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Re: [Xen-devel] Did xen do some cache prefetch? -- Sisu


At 13:22 -0500 on 19 May (1368969755), Sisu Xi wrote:
> I am using similar technogies as in post, Figure 1.
> http://blog.stuffedcow.net/2013/01/ivb-cache-replacement/
> My host domain is Cent OS 6.2, running Linux 3.4.35,
> Xen version is 4.2.0
> Guest OS is Ubuntu 12.04, Kernel 3.2.0.
> My CPU is Intel i7, x980, it has 6 cores, runs constantly at 3.33GHz
> (disabled hyperthread). Also disabled frequency scaling.
> with 32KB L1, 256KB L2 on each core, and a shared 12 MB L3 cache.
> I am measuring the cache latency, the workload is readling data from an
> array.
> X axis is the array size, in log scale. y axis is the average cycles per
> access.
> Two lines are shown:
> The solid line is an experiments done using non-virt OS. I pinned the task
> to a specific core to prevent migration;
> The dashed line is running the same experiment, but within a guest
> OS(configured with one VCPU, pinned to one core).
> You can see both lines shows three jumps at 32KB, 256KB, and around 12MB,
> which is the size of L1, L2, and L3.
> The strange thing is the time using virtualization is smaller than non-virt.
> I am guessing Xen did some cache prefetch about this?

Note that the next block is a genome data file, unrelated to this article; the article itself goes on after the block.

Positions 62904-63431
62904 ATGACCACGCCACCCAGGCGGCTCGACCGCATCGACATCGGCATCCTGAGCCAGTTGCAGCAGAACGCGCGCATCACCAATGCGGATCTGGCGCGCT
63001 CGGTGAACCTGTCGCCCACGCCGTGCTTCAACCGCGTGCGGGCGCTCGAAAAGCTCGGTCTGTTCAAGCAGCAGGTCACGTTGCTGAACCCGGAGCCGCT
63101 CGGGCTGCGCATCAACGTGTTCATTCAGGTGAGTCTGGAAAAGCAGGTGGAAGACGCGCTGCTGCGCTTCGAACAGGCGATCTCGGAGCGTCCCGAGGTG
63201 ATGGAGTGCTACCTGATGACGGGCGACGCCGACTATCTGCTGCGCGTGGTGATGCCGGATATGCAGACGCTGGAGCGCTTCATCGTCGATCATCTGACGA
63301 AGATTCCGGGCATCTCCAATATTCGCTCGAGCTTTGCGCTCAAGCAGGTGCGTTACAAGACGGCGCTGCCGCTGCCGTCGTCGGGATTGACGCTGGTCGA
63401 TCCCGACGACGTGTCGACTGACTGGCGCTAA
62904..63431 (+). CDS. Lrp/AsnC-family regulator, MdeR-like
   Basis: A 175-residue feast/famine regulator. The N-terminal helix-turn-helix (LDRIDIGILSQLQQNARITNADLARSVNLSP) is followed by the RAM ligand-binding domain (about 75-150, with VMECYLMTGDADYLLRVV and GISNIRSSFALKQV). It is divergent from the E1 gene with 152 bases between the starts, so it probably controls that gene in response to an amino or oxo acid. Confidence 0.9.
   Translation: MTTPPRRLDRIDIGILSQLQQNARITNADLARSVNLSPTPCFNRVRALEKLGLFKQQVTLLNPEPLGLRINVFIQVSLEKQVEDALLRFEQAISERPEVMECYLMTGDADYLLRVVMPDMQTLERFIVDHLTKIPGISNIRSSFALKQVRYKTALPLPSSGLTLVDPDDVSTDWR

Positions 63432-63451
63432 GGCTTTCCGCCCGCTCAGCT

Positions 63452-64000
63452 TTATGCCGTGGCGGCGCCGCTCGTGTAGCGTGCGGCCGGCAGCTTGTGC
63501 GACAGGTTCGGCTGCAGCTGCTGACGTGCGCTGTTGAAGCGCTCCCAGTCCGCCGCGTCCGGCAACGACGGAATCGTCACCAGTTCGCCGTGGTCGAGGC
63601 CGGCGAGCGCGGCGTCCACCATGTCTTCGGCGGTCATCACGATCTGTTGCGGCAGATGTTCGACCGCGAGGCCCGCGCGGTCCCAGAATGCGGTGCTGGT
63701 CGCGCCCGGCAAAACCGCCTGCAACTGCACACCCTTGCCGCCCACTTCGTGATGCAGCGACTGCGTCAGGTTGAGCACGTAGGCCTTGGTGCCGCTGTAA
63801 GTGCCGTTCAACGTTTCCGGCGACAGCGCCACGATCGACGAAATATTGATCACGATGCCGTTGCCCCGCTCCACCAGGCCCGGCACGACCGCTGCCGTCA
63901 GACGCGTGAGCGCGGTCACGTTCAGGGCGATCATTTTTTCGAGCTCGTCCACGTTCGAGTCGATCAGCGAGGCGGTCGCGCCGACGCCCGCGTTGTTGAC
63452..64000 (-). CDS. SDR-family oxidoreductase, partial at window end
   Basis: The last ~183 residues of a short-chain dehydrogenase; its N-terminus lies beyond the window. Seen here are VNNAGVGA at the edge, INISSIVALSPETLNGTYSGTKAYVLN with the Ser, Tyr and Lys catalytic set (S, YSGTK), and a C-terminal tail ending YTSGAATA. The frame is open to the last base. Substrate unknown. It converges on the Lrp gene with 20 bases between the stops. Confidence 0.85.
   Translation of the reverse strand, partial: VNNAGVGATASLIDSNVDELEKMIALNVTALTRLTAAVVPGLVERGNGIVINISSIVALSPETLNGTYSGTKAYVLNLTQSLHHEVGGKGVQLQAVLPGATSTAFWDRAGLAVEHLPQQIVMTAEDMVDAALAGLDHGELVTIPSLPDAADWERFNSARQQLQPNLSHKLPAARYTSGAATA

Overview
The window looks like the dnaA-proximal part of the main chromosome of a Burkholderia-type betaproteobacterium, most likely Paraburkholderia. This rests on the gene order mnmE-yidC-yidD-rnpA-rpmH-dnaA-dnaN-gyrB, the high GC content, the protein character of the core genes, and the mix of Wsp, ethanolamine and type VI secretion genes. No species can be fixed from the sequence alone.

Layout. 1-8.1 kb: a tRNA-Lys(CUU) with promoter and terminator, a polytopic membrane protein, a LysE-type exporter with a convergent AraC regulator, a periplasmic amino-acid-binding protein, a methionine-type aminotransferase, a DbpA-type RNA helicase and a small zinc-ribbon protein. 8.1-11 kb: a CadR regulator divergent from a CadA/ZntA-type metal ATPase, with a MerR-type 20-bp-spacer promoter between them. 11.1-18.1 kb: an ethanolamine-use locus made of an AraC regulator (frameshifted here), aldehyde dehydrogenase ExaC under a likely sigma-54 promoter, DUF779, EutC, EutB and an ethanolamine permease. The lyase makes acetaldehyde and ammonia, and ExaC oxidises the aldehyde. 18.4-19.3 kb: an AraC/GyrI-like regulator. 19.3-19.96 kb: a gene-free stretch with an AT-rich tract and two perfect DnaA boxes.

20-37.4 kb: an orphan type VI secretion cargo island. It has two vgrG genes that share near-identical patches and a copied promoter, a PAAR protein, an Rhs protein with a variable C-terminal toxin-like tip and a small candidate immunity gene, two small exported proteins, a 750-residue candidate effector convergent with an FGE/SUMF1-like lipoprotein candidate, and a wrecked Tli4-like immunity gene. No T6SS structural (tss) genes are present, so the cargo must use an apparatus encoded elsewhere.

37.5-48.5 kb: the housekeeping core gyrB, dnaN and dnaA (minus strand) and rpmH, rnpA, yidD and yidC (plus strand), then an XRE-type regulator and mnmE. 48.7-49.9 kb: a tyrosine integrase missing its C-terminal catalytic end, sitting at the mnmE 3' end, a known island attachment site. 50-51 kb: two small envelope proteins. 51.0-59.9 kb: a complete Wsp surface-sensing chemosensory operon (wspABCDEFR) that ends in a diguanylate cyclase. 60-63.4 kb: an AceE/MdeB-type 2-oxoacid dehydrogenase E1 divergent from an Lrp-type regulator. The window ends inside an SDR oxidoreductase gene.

Not that I know of.  And if you're using the random access patterns
described in that blog, I don't see how prefetching would help.

My guess is there's some other confounding factor -- are you absolutely
sure that you've turned off all the power management in both cases
(since you're measuring memory access time in CPU cycles that could skew
the graph in either direction)?  You could try a CPU-bound test and see
if the Xen case is faster there as well -- if so it's definitely not
cache behaviour.

We have seen cases where things like scheduler effects made a difference
(e.g. if you're using a single-processor linux in the Xen case make sure
to use a single-processor linux in bare-metal too as that affects kernel
performance).  Is your test array already populated and pinned in memory
to avoid page faults?



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